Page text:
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AAEA Trust Profile: Hope Michelson

AAEA Trust Profile is a new bi-monthly series following up with AAEA Trust sponsored scholarship, fellowship and grant winners. This issue features Hope Michelson, an assistant professor at the University of Illinois at Urbana-Champaign. Hope received the Chester O. McCorkle, Jr. Scholarship in 2007 while attending Cornell University. The McCorkle Scholarship supports applied research by a graduate student on economic issues relating to agriculture. Hope’s research proposal, which won her the scholarship, collected and analyzed a unique household-level data set essential to study the welfare effects over time of a local and international marketing revolution on Nicaraguan small farmer operations.

How did winning the scholarship help accomplish your research goals?

The Chester O. McCorkle Scholarship, along with a Social Science Research Council International Dissertation Research Fellowship and a USAID Basis AMA CRSP, funded my dissertation research in Nicaragua. The study, part of a broader research project undertaken in collaboration with researchers at Michigan State University and the Universidad Centroamericana, analyzed the dynamics of small farmers’ participation in Nicaraguan supermarket supply chains. I also estimated the effects of participation on small farmers’ wealth – measured by changes in their productive asset portfolios relative to comparison non-participant farmers.

For the study, we identified and surveyed all Nicaraguan farmers who had sold horticulture to Walmart or the domestic supermarket, La Colonia, between 2000 and 2008. As a comparison group, we resurveyed an existing nationally-representative panel of farmers confined to areas where I had determined supermarkets had been sourcing. I also spent a lot of time gathering price data from markets and cooperatives so that we could analyze the supermarket and traditional market price distributions.

I spent one year living in Nicaragua; many months that year I spent on the road in pickup trucks with teams of enumerators tracking down and surveying farmers. The support from AAEA was critical to completing this large-scale and logistically intensive research project.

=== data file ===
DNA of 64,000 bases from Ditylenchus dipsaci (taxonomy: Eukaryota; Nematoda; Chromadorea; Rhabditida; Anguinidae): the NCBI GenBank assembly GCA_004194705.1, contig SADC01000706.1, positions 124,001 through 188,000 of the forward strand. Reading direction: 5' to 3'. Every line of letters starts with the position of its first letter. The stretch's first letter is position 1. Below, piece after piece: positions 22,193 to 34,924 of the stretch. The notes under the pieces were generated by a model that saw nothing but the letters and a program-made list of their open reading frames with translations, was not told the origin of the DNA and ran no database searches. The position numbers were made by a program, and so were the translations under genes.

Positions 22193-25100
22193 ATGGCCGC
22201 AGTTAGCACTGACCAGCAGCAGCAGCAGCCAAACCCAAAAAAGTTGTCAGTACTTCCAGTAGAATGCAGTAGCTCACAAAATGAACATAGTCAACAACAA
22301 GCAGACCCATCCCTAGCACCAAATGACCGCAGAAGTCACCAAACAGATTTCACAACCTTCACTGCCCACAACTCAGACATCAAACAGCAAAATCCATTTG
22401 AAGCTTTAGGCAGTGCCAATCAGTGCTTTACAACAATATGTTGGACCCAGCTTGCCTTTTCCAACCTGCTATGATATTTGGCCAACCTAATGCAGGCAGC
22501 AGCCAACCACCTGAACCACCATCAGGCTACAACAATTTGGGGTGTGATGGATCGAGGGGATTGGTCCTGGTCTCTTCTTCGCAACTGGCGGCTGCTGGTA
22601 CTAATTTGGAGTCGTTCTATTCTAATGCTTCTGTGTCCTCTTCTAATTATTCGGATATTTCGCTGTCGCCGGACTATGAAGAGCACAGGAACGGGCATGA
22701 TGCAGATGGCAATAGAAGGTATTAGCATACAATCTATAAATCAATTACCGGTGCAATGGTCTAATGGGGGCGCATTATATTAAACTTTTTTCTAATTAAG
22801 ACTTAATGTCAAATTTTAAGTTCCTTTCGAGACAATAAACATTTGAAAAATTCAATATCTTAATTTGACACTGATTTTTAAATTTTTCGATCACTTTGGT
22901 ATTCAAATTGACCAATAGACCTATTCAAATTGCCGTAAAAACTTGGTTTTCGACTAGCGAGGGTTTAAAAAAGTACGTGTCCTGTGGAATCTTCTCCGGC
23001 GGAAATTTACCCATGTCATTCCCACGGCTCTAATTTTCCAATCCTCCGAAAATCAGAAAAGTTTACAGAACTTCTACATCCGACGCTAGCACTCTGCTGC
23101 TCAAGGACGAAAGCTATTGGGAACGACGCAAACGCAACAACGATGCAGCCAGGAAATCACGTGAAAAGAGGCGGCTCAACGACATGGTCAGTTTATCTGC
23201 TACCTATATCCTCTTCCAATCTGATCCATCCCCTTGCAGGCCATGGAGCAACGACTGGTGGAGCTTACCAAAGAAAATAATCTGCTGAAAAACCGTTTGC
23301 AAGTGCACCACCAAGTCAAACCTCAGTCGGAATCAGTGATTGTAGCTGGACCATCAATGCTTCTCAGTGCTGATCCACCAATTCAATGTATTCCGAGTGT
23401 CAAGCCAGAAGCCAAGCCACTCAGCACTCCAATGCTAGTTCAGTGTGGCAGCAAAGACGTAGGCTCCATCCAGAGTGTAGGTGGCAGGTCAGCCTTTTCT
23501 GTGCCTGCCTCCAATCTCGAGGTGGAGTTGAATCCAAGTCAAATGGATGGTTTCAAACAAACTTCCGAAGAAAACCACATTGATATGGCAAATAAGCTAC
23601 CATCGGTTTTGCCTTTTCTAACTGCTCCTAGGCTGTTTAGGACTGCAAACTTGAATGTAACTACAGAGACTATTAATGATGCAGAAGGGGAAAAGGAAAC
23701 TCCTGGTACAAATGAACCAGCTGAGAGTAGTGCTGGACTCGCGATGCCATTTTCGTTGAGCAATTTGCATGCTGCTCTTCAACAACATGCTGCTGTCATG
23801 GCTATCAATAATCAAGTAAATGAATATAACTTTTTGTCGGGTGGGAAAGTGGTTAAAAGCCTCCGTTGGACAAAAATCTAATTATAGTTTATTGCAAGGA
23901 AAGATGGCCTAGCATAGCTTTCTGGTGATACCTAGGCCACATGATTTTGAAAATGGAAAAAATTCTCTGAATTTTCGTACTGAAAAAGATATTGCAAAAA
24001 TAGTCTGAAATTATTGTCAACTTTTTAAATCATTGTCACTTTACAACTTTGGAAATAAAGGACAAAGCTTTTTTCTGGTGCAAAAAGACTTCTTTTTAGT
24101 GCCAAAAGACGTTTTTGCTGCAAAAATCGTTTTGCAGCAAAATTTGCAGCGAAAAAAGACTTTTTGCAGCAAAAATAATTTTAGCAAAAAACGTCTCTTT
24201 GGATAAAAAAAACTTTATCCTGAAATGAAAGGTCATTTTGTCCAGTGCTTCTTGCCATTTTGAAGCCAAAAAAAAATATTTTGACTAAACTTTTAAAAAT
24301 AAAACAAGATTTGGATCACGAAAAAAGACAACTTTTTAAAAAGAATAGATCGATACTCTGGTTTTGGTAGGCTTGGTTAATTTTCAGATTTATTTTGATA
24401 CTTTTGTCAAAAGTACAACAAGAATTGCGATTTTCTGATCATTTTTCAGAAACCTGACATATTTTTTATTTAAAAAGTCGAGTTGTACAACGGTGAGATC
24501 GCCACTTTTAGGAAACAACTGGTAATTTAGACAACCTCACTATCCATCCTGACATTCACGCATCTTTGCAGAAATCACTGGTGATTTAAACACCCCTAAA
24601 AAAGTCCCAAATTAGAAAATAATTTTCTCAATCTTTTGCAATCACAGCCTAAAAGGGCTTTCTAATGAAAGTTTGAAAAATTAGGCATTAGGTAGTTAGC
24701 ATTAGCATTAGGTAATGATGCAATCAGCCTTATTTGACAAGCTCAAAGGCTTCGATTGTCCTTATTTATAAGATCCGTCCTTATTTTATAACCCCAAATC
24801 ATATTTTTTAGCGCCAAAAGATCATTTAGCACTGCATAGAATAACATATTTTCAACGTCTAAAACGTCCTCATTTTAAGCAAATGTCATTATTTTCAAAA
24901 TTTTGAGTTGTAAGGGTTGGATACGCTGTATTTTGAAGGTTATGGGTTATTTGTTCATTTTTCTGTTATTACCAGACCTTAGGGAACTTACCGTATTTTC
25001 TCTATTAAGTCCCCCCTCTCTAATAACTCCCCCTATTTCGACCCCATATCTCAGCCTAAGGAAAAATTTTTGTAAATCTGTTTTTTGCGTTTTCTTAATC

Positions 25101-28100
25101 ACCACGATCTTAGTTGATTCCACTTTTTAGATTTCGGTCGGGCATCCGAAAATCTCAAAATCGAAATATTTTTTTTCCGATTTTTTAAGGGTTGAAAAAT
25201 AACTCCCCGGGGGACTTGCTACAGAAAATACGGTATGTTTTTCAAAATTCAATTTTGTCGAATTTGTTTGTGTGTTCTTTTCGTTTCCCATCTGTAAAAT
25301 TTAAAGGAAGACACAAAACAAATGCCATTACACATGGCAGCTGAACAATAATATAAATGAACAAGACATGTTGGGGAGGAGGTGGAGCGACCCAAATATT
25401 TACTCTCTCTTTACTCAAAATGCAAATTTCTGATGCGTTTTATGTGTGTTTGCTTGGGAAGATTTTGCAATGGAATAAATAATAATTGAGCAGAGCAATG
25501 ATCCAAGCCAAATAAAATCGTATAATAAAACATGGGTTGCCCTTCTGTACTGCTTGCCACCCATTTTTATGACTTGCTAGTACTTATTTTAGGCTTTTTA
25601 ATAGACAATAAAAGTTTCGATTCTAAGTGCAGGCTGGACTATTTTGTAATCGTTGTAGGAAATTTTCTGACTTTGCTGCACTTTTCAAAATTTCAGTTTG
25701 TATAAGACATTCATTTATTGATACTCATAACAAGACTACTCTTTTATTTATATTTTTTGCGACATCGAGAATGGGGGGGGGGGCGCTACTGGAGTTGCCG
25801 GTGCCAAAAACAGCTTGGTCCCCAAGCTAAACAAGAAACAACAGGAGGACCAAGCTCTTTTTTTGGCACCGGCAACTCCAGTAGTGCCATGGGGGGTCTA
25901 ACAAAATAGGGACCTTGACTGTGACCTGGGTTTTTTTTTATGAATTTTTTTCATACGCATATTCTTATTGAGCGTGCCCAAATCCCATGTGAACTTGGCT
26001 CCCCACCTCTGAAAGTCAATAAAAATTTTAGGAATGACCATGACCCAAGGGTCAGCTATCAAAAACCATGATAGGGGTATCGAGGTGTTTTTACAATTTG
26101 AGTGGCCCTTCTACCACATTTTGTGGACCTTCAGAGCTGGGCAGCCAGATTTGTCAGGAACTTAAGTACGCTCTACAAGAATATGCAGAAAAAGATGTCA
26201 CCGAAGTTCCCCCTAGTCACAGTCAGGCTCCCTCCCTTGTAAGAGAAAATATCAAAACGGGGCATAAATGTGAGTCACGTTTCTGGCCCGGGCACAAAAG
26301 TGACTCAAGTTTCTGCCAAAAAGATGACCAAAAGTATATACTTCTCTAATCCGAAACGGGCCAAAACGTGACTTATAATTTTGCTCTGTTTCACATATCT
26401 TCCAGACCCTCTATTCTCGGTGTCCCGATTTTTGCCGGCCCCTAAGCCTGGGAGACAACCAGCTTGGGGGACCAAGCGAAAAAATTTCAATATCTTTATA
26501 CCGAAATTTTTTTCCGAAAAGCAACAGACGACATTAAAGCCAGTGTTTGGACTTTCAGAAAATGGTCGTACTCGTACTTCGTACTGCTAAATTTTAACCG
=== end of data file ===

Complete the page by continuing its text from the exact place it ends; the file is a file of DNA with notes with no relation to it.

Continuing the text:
My dissertation won the Honorable Mention for Outstanding Doctoral Dissertation of the Year from the AAEA in 2011 and the research has been published in World Development  and the American Journal of Agricultural Economics.

What are you researching/working on now?

My research has two primary threads, both concerned with the relationships between agriculture, poverty, and market institutions in the developing world. One theme of my work continues to focus on the evolving relationships between new large-scale market systems for agricultural products and small farmers in emerging economies. I have extended my dissertation work and now have a large project studying the structure of Walmart’s supply chains in China and the implications for small farmer participation. The work is in collaboration with University of California, Davis and The Center for Chinese Agricultural Policy in Beijing.

A second thread of my research uses prices, household data, government production data, and satellite imagery to study small farmer fertilizer use and food security. With soil scientists at Columbia’s Agriculture and Food Security Center (where I just completed a post-doctoral fellowship), I am studying which economically viable policies can bring about a sustainable increase in sub-Saharan Africa’s soil fertility. We are also studying the small farmer investment and yield effects of a new innovation that uses rapid in-the-field soil testing to improve soil information and management recommendations to farmers in Tanzania.

What made you decide to pursue agricultural economics?

I studied History and English Literature in college. Even so, through my volunteer work in Washington, DC on problems of social justice and education equity and through my History and Policy courses, I had begun to understand the special power of economic vocabulary and methodology. However, though I had always been a strong math student and had taken a wide range of classes in undergraduate, I didn’t enroll in my first economics course until my senior year of college when I decided to apply for a MS in agricultural economics. Agricultural economics appealed to me as a direct and urgent place to work, given my interests in poverty and development.

What do you hope to research/work on in the future?

On January 15th of this year, I started a new position as Assistant Professor in the Department of Agricultural and Consumer Economics at the University of Illinois at Urbana-Champaign. At the University of Illinois, I will continue to build a body of research based in quantitative analysis, fieldwork and interdisciplinary partnerships to gain insights into strategies for reducing poverty and hunger in the developing world. I see agricultural economics as a way of understanding political and ethical problems of immediate relevance: chronic poverty, the challenges of development, and the impact of a rapidly globalizing economy on local privations and freedoms.